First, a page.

neurology

Oral Magnesium and Boron Found to Reduce Headshaking in Horses

April 23, 2019
Giving magnesium and boron can benefit headshaking horses, the findings of research suggest. Trigeminal‐mediated headshaking, which used to be called idiopathic headshaking, is caused by a low threshold of firing of the trigeminal nerve in the face. In most cases, the condition is worse during spring and summer, and geldings are over-represented. Various treatments have been tried, including face masks with ultraviolet light protection, nose nets, nutritional supplements, antihistamines, corticosteroids, neuromodulation, and even surgery on the nerve. Results have been variable.

Surgery for Disc Disease Helps Return Dog to Mobility

August 21, 2018
Roxie, a 12-year-old female Shih Tzu, was having trouble moving her hind legs, to the point of becoming partially paralyzed. After being referred to the Neurology/Neurosurgery Service at the UC Davis veterinary hospital, an evaluation of Roxie showed her to have an arched posture, avoided moving her neck, and had some incoordination in her hind legs.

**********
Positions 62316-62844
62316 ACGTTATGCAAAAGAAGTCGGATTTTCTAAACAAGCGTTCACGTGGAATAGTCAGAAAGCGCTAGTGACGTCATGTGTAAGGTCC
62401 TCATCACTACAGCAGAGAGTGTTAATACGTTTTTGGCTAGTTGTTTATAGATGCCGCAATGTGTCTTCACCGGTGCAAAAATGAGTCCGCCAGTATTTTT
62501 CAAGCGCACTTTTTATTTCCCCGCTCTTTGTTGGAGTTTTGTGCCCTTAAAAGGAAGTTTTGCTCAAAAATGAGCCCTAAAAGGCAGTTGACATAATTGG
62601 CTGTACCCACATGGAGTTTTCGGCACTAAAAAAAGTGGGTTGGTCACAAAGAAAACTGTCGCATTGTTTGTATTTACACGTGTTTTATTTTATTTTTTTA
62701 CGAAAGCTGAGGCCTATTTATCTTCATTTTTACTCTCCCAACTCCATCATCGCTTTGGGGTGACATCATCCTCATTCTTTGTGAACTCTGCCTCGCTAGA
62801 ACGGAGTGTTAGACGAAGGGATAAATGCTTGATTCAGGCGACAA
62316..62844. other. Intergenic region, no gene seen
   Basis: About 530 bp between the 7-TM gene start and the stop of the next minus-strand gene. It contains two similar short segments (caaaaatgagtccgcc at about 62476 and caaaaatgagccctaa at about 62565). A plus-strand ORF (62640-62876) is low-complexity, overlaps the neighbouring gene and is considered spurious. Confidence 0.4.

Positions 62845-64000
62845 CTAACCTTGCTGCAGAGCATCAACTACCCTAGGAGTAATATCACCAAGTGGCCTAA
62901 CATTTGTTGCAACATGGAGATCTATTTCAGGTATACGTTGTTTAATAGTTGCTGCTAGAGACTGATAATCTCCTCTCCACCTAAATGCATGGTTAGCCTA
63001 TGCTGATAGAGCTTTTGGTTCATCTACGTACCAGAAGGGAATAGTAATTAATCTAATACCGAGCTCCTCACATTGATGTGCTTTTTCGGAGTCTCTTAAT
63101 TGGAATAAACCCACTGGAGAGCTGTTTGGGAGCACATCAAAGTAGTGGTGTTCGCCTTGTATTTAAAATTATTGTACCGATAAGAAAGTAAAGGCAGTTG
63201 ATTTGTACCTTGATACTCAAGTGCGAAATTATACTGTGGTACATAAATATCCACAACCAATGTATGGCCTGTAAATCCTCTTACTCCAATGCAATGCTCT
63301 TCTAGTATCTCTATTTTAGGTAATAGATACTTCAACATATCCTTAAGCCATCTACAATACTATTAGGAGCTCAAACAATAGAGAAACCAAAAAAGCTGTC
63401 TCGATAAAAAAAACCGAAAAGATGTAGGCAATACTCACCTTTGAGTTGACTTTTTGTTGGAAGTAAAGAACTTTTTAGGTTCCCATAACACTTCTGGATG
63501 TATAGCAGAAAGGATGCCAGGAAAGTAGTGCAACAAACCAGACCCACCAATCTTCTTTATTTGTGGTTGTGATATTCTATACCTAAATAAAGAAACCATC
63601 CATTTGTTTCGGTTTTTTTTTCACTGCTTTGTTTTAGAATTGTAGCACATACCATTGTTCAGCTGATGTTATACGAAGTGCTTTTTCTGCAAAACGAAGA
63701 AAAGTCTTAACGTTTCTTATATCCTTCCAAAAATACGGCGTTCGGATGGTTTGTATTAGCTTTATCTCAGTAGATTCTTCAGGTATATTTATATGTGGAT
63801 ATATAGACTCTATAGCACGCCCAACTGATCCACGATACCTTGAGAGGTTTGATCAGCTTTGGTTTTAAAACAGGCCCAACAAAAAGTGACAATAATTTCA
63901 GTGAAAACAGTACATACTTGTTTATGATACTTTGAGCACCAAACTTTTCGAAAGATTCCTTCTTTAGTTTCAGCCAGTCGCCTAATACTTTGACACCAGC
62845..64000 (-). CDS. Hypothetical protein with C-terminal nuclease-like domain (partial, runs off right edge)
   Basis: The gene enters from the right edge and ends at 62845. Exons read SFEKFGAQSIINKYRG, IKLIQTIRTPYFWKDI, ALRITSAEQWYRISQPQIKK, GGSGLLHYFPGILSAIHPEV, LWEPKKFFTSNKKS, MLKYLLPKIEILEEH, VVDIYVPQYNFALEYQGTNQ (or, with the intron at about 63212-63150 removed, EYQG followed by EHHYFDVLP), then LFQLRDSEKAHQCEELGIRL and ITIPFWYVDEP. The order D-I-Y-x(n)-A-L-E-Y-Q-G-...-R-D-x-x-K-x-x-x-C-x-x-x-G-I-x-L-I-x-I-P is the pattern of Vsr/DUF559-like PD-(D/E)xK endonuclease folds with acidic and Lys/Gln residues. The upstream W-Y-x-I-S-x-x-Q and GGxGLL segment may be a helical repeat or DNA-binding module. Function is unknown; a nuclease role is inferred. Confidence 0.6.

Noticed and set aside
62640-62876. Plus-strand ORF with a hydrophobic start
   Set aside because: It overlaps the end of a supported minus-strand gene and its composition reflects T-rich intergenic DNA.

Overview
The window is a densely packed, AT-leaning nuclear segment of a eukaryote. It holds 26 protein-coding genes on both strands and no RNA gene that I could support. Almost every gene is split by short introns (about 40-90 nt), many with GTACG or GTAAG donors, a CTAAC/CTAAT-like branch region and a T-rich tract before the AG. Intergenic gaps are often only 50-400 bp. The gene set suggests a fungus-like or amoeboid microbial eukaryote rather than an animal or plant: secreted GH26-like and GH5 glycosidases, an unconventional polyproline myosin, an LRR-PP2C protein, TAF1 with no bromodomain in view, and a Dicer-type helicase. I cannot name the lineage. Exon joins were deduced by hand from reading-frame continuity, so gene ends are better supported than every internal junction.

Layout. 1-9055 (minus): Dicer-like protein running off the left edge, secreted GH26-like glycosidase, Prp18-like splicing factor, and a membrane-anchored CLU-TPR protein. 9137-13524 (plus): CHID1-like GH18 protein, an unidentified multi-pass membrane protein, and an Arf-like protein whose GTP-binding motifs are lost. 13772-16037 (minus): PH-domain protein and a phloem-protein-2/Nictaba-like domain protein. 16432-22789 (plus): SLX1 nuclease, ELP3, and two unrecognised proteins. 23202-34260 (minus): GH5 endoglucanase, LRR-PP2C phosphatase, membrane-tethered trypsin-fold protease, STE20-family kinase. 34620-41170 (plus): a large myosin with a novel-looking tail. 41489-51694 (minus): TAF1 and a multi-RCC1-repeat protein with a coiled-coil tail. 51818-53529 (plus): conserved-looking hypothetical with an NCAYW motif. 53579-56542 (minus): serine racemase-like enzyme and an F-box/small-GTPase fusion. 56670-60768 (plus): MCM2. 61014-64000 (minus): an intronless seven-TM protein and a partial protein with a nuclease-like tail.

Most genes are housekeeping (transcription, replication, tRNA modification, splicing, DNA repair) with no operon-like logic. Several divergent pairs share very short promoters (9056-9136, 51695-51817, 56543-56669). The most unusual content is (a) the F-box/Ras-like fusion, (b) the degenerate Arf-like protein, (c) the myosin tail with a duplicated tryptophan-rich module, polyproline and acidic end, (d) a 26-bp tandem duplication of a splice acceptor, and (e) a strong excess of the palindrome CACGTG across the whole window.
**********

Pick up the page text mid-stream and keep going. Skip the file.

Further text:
News!

April 09, 2018

Max, 7-year-old Saint Bernard, started having issues getting up and walking. It was clearly more than just a dog getting older, so his owners Joe and Kris Schratz took him to their primary veterinarian who administered therapy treatments in hopes of improving his condition. When Max’s limbs started getting progressively weaker, the veterinarian recommended taking him to the UC Davis veterinary hospital.

Paralyzed Cat Defies Odds and Walks Again Thanks to UC Davis Neurosurgeons

January 01, 2017

Gray, a 9-month-old male cat, was found as a stray in Hawaii and taken in by his new owner. Shortly after settling in with his new family, Gray’s posture became abnormal and his hind limbs splayed outward, severely affecting his ability to walk. He was painful to the touch, and over the next few days, became increasingly immobile. Radiographs taken by a local veterinarian indicated a vertebral disc space narrowing in Gray’s lower back. Within a few days, he was no longer able to walk at all, so his owner researched where to get the best help for Gray. They were soon on their way to California to see neurologists at the UC Davis veterinary hospital.